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3 Ways to Keep Your Amazon Profile Secure

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Your Amazon account is a prime target for hackers. That’s because it has a lot of your sensitive data, including your credit card and banking info, addresses, connected devices, shopping history, and more.

While Amazon does its best to protect your information, you should also do your part. These are three things you can do to improve your security and privacy on Amazon.

1. Enable Two-Factor Authentication

This is one of the simplest ways you can increase the security of any account. Two-factor authentication ensures that even if someone compromises your password, they still must have your phone to confirm your login.

That’s because Amazon will send you an authorization code either through SMS or an app to double-check that the person logging in is you.

Here’s how you can set it up:

  1. Go to the Profile tab on the Amazon App, then tap Your Account. If you’re on a computer, click on your name in the upper-right corner of the website.
  2. Select Login & Security.
  3. If you have set up your telephone number, the app may ask you to confirm access. Click on the link the app will send to you via SMS, and then choose Approve in the following window.
  4. Once you’re in the Login & security window, go to Two-Step Verification (2SV) Settings and click on Edit.
  5. Once inside Two-Step Verification (2SV) Settings, tap on Get Started.
  6. Under Step 1, you must pick between two options: Phone number or Authenticator App. The Authenticator App is more convenient, as you can set up multiple devices to have the authenticator. But if you want better security, the Phone number option is the way to go.
  7. If you choose the Phone number option, Amazon will send you a one-time password via SMS. Enter the code you received in Step 2, then press Continue. You will receive additional instructions on the next page. Once you’ve read it, press Got it. Turn on Two-Step Verification.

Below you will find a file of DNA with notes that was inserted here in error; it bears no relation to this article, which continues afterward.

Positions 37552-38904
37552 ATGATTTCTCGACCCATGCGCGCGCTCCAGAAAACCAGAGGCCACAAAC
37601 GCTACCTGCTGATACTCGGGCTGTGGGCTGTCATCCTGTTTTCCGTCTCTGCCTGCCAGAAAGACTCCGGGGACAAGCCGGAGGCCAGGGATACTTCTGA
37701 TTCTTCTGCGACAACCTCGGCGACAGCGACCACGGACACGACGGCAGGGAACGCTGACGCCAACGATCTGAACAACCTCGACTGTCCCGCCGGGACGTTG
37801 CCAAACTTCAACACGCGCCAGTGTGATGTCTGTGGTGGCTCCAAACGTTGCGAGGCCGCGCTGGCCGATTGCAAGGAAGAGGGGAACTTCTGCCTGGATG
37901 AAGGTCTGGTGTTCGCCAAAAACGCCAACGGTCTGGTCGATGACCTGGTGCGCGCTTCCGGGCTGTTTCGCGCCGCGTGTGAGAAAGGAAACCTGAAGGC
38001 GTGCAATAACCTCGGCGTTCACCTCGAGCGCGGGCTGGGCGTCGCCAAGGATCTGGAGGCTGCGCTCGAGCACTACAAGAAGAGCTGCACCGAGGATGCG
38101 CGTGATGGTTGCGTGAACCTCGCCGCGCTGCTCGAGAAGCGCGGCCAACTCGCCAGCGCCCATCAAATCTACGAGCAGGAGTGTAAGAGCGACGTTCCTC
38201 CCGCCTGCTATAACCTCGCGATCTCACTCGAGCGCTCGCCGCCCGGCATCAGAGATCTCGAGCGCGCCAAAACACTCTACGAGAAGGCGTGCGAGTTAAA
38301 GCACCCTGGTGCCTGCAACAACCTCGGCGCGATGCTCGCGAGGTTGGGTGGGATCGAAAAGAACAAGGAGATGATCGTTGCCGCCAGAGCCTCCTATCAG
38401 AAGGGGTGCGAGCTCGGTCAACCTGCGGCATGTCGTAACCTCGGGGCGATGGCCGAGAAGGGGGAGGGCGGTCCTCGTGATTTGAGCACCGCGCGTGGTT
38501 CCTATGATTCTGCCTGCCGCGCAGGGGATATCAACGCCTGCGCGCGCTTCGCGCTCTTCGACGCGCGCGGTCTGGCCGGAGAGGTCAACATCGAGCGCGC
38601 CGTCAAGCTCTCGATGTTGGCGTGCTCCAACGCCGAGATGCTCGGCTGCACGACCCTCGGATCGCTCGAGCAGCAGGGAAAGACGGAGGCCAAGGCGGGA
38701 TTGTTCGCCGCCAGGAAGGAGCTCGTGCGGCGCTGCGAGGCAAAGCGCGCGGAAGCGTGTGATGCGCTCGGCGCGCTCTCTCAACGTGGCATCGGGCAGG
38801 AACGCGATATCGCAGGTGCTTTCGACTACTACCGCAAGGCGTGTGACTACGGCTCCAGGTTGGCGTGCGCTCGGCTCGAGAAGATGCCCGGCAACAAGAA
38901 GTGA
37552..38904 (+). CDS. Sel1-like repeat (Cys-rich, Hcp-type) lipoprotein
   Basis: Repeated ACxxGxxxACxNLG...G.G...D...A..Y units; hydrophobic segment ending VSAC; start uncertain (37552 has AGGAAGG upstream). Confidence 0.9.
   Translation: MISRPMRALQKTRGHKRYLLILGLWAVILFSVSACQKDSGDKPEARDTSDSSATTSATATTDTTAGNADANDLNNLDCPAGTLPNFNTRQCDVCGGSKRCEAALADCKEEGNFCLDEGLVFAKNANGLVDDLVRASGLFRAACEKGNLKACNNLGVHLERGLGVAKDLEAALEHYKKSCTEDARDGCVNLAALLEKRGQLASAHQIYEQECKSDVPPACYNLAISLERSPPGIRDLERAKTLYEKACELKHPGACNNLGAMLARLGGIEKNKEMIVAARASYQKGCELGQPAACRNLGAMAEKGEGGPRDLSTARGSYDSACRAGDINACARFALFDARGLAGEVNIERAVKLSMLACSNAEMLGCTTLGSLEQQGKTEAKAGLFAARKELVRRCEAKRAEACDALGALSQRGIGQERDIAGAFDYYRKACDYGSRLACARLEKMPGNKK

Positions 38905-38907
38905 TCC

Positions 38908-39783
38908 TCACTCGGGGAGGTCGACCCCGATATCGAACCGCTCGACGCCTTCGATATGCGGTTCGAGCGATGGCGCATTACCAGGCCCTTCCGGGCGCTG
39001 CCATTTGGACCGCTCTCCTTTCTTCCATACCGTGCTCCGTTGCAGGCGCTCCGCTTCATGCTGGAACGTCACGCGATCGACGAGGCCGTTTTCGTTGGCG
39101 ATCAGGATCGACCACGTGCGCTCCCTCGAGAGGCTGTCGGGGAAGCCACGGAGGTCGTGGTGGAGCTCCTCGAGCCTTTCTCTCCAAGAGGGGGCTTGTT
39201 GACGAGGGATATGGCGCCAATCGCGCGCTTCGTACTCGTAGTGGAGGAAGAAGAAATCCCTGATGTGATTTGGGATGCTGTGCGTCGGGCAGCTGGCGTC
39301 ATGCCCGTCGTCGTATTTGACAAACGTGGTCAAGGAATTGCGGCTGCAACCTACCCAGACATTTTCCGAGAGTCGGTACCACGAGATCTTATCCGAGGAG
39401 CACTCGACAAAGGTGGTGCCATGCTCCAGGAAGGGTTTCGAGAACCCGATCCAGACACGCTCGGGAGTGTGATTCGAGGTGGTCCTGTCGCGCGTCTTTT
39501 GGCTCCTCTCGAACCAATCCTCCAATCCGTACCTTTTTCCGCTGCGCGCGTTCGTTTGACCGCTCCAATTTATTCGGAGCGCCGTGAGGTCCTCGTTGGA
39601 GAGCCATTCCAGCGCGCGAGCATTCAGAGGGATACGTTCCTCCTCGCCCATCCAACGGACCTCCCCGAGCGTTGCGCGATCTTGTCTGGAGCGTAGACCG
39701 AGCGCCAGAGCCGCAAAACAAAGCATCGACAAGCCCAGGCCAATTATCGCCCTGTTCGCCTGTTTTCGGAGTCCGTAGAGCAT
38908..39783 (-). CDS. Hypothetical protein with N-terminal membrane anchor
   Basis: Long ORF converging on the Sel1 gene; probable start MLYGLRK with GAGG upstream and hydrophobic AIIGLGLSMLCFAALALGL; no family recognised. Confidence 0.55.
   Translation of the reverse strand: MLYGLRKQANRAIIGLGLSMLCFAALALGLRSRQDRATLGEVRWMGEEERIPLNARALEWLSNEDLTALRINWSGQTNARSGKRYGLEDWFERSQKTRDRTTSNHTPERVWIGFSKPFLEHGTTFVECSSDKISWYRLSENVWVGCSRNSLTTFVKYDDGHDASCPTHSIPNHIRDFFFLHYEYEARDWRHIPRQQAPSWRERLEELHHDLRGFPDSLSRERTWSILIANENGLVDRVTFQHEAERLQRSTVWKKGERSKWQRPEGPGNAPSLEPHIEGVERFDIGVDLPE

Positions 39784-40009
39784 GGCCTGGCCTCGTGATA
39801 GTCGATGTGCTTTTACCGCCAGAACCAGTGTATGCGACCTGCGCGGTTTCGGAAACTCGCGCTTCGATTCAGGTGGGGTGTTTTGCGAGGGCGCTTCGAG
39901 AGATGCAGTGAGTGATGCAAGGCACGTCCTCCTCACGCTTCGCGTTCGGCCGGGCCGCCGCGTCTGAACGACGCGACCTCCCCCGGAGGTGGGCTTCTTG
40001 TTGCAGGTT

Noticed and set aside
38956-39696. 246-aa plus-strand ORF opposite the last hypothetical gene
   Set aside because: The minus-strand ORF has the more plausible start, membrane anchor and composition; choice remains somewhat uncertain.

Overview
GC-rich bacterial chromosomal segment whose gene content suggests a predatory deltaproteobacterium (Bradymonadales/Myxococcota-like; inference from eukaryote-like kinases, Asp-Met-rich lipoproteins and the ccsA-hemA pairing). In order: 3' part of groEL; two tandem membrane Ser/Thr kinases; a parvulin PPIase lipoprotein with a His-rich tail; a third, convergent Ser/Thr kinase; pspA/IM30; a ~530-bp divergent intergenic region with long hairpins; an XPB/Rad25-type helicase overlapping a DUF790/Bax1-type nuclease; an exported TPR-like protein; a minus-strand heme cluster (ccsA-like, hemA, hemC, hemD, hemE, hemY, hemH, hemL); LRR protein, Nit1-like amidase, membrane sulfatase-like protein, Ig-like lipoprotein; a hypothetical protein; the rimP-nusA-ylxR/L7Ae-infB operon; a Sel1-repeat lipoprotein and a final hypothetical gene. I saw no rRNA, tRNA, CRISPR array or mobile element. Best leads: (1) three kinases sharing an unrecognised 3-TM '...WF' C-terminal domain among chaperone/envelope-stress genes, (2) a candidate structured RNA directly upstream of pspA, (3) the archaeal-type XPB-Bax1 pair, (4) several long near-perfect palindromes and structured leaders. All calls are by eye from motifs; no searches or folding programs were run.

8. If you picked the Authenticator App option, you must have an authenticator on your phone. Open your preferred authenticator app and scan the QR code on Amazon’s page. If you can’t scan the QR, you can add it manually in the app instead.
  9. Once the authenticator scans or accepts the code, it will generate a One-Time Password (OTP) for you to enter in Amazon. After entering it and pressing Continue, you will receive additional instructions on the next page. Once you’ve read it, press Got it. Turn on Two-Step Verification.
  10. Your Amazon account is now protected with 2FA. You can even turn on both 2FA methods simultaneously. Just repeat the process from Step 6 after completing the setup for one method.

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Related: The Best Alternatives to Google Authenticator

2. Disable 1-Click Everywhere

Amazon’s 1-Click function saves your billing information in their database. It then automatically appends this information to your every purchase, making it easy and convenient to shop on the platform.

When you want to buy something, all you have to do is tap on the item—no more need to enter your billing information, shipping address, and payment details.